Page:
While it may surprise some to hear this from a value perspective, I do not believe the tech sector is in a bubble per se, although I think it is fair to say tech valuations in general appear quite full. I was a tech analyst at Brandes during the height of the tech bubble in 1999, and today’s tech sentiment and valuations do not appear quite as excessive as back then. With that said, there are some parallels with the late ‘90s. Firstly, similar to that period, tech valuations are at a significantly higher premium compared to the broad market than we are used to seeing. Secondly, we have experienced aggressive interest rate increases by the Fed. And finally, there is a dominant narrative exciting the market―in the ‘90s, it was about the internet changing the world, and today it is about cloud computing and AI.
Despite tech generally being expensive, the sector’s valuation is bifurcated. We have been able to find a number of opportunities to invest in some of these secular themes, such as AI, in ways that are lower-profile, less popular, and appear to be better values from our perspective. For example, AI requires a very large amount of memory semiconductors (e.g., DRAM chips) to do its processing, so Brandes has invested in a number of leading DRAM manufacturers across the world. We also own a Taiwanese foundry producing AI chips, a European software company using AI to enhance customer decision-making, and an IT services company helping customers transition to the cloud and incorporate AI technologies. I would not paint all of tech with the same brush, even though, in general, the sector seems suboptimally priced for performance from this point.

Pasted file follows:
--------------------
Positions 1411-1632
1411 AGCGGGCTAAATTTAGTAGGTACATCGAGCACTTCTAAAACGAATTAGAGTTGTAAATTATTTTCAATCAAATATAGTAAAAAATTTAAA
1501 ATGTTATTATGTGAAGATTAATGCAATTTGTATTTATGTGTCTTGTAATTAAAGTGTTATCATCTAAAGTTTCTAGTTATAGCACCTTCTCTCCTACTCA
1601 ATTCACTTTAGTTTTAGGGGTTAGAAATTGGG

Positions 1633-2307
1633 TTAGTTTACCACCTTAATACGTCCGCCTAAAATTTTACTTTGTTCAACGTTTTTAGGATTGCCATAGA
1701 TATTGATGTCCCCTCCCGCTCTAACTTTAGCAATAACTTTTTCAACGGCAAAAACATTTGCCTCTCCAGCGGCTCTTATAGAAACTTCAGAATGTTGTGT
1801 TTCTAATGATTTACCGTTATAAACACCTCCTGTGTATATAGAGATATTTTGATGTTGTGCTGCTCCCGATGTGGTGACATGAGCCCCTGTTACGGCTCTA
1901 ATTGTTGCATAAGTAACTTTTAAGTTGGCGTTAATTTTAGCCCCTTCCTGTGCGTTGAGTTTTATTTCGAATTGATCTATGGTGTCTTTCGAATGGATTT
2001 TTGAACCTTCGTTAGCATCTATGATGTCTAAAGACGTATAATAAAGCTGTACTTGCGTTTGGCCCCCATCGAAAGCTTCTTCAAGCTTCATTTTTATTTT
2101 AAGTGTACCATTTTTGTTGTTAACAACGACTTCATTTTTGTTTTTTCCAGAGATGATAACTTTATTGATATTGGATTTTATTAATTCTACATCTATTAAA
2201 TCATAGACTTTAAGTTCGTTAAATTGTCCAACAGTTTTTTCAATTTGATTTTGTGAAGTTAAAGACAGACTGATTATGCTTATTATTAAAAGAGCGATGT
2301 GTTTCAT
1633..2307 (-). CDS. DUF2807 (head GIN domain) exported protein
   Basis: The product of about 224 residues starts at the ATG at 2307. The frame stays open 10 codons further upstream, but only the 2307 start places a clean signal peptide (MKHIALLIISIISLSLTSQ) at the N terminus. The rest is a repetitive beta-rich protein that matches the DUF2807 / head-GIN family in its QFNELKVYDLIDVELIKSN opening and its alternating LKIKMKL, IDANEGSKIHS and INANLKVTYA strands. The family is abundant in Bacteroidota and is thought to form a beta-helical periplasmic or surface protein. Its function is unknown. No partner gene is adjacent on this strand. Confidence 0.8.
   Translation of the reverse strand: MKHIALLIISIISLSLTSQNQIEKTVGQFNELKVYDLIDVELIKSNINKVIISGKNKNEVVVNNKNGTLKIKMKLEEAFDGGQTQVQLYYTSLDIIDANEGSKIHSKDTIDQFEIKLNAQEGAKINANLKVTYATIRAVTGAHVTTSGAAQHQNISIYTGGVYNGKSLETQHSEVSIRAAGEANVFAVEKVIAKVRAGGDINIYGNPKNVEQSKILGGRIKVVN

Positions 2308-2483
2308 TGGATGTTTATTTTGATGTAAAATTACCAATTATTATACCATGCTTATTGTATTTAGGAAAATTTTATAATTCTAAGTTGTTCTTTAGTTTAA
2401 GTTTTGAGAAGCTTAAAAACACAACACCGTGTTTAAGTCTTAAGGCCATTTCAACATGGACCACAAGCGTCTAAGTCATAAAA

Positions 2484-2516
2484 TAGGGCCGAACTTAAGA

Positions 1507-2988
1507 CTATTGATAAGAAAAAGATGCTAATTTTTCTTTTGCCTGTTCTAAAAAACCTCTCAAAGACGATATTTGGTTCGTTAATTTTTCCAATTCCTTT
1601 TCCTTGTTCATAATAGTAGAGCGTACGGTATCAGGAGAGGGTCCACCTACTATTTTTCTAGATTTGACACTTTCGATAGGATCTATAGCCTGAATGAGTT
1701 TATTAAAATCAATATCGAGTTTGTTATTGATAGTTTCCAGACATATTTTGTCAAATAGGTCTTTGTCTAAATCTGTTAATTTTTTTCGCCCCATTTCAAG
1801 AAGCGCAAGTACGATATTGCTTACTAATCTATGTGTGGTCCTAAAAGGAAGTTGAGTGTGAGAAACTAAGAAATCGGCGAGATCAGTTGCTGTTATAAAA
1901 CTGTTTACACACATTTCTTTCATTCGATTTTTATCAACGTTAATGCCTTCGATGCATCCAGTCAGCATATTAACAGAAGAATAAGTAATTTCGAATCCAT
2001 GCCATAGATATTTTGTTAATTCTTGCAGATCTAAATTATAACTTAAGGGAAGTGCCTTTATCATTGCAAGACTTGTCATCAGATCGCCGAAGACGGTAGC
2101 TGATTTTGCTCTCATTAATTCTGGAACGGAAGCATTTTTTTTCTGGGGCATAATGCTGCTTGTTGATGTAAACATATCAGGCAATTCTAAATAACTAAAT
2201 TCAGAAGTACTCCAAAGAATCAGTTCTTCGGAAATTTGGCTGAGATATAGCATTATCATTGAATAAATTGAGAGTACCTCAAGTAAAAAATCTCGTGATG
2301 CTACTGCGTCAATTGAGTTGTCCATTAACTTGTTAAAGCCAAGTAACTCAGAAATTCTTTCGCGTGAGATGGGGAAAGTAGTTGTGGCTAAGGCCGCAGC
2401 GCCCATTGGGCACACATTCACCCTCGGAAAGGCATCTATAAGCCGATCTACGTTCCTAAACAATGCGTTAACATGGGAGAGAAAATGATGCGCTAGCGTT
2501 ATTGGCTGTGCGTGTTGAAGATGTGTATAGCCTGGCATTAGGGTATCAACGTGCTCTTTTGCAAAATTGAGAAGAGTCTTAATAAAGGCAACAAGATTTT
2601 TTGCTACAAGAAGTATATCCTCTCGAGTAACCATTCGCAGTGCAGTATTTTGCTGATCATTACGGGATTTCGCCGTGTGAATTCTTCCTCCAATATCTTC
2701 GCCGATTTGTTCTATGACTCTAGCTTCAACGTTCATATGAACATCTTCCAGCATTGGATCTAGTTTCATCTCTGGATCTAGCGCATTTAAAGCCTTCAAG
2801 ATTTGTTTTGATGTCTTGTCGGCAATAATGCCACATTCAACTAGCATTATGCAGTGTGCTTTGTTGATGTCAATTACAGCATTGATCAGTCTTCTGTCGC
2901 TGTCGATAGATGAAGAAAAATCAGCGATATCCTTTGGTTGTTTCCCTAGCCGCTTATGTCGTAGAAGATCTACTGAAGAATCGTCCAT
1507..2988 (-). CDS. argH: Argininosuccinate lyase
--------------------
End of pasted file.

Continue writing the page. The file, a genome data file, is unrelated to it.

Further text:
As a firm, we do not think the value run is over. Historically, since the 1970s, shifts between growth and value regimes have lasted many years. On average, value regimes have lasted about six to eight years, and we are just three years into this current value period.1 Nevertheless, it is not uncommon to have extended periods of growth outperformance during these multi-year value regimes.
For example, after the late ‘90s tech bubble, from 2000 to 2002, a stronger period for U.S. value stocks relative to growth, there were six periods during that time when the Russell 1000 Growth outperformed the Russell 1000 Value by over 10 percentage points, three of which exceeded 20 points. Despite this, the value index outperformed over the subsequent four years. From that perspective alone, we do not find the recent trend overly concerning.
Also, there are also several potential catalysts for value that exist today, but one that we talked about earlier is this interest rate environment, and a return to what we consider a more legitimate cost of capital. Interest rates do not need to remain at these levels, but instead just a more normal interest rate environment, unlike the abnormally low and negative real rates of the past decade, helps remind the market that valuations matter.
Most importantly, the valuation gap between value and growth is very wide, near historic levels. If you look at a composite of various metrics (e.g., price to earnings, price to book, price to cash flow, and enterprise value to EBITDA), value is less expensive relative to growth than it has been in 50 years, with the exception of the Nifty-Fifty era (late ‘60s and early ‘70s) and the late ‘90s tech bubble. And not only does value appear to us to be quite attractively priced relative to growth, it also looks reasonably valued on an absolute basis. For these reasons, we do not think the value run is over. Instead, we think value provides an attractive opportunity in today’s environment and could potentially help mitigate some risks that may exist in the rest of one’s portfolio.